I was reading: https://homepages.warwick.ac.uk/~maslan/docs/T-seminar.pdf
Where they go over a proof that $x^2 - 5y^2 = 3z^2$ doesn't have integer solutions $(x,y,z)$ such that $z \ne 0$. Their proof has the following skeleton (outlined from the powerpoint but with more detail...)
$$ x^2 - 5y^2 \equiv 0 \mod 3$$ $$ x^2,y^2 \in \lbrace 0, 1 \rbrace \mod 3, \ 5 \equiv 2 \mod 3 \rightarrow x^2\equiv y^2 \equiv 0 \mod 3 $$ $$ \rightarrow x \equiv y \equiv 0 \mod 3 \rightarrow x^2 \equiv y^2 \equiv 0 \mod 9$$
$$ \rightarrow 3z^2 \equiv 0 \mod 9 \rightarrow z^2 \equiv 0 \mod 3 \rightarrow z^2 \equiv 0 \mod 9$$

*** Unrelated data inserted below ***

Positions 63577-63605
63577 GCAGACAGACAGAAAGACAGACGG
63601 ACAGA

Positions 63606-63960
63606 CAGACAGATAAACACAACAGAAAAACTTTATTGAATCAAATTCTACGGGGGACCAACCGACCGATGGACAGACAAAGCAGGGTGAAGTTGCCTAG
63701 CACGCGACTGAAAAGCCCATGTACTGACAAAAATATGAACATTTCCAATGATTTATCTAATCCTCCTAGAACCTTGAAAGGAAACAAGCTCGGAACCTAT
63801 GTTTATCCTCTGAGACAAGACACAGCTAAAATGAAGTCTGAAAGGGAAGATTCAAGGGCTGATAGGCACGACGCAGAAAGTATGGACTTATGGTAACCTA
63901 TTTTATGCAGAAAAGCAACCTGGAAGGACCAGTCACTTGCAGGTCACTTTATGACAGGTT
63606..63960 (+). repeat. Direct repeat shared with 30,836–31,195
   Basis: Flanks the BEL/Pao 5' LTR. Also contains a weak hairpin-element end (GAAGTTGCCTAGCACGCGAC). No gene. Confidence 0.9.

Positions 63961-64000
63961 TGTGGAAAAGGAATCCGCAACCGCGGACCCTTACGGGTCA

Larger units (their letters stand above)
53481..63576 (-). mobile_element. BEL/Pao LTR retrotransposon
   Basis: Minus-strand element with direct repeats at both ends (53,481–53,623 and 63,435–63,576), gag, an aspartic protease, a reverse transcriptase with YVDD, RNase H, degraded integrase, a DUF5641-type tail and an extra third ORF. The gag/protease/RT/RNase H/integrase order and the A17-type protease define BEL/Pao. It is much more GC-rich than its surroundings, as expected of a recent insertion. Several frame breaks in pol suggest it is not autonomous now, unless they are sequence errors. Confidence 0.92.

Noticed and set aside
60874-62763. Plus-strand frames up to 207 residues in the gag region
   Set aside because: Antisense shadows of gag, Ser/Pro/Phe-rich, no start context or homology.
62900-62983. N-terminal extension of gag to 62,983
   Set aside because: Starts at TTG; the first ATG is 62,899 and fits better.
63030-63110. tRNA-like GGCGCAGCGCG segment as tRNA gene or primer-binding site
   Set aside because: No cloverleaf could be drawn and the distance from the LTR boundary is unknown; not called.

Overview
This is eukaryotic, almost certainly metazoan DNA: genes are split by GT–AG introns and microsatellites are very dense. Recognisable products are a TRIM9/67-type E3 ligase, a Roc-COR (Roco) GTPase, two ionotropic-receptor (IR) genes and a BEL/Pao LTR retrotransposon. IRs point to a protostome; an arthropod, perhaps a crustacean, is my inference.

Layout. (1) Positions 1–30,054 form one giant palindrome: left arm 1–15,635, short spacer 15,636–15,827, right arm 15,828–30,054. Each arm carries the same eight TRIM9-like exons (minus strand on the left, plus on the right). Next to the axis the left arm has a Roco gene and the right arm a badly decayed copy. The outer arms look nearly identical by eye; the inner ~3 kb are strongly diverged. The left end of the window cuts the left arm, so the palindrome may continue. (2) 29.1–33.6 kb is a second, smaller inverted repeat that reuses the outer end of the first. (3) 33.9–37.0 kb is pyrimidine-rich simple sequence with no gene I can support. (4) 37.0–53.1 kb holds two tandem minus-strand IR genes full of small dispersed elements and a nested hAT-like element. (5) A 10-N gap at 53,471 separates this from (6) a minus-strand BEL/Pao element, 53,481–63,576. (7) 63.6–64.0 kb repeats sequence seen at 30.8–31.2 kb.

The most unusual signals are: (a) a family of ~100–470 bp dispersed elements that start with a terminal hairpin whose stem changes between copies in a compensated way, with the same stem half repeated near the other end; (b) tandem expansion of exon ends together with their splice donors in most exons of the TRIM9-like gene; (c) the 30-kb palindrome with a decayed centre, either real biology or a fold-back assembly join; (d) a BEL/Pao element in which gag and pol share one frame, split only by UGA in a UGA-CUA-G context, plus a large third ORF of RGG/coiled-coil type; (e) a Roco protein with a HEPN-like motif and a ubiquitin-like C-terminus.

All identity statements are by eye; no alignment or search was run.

$$ \rightarrow x^2 - 5y^2 \equiv 0 \mod 27$$
Now at this point it is implied that it is easy to "deduce" that this chain continues arbitrarily longer as infinite descent. But I reject that being obvious, in order for this "descent" to continue we have to prove that for each odd-power of 3 there doesn't exist a pair of quadratic residues $a,b$ other other than 0 such that $a=5b$. otherwise my step in line 2 won't be able to generalize.
So that leads to a natural conjecture: is it true that for all positive odd $n$ there doesn't exist non-zero quadratic residues $a,b \mod 3^n$ such that $a \equiv 5b$? How do I prove that? It seems like it requires induction but its not clear.
Of course that has a natural generalization too (since we could relabel our "classes" arbitrarily ):
$$ x^2 \equiv a \mod c \\ y^2 \equiv b \mod c \\ a = kb \\ \rightarrow \exists L | L^2 \equiv k \mod c$$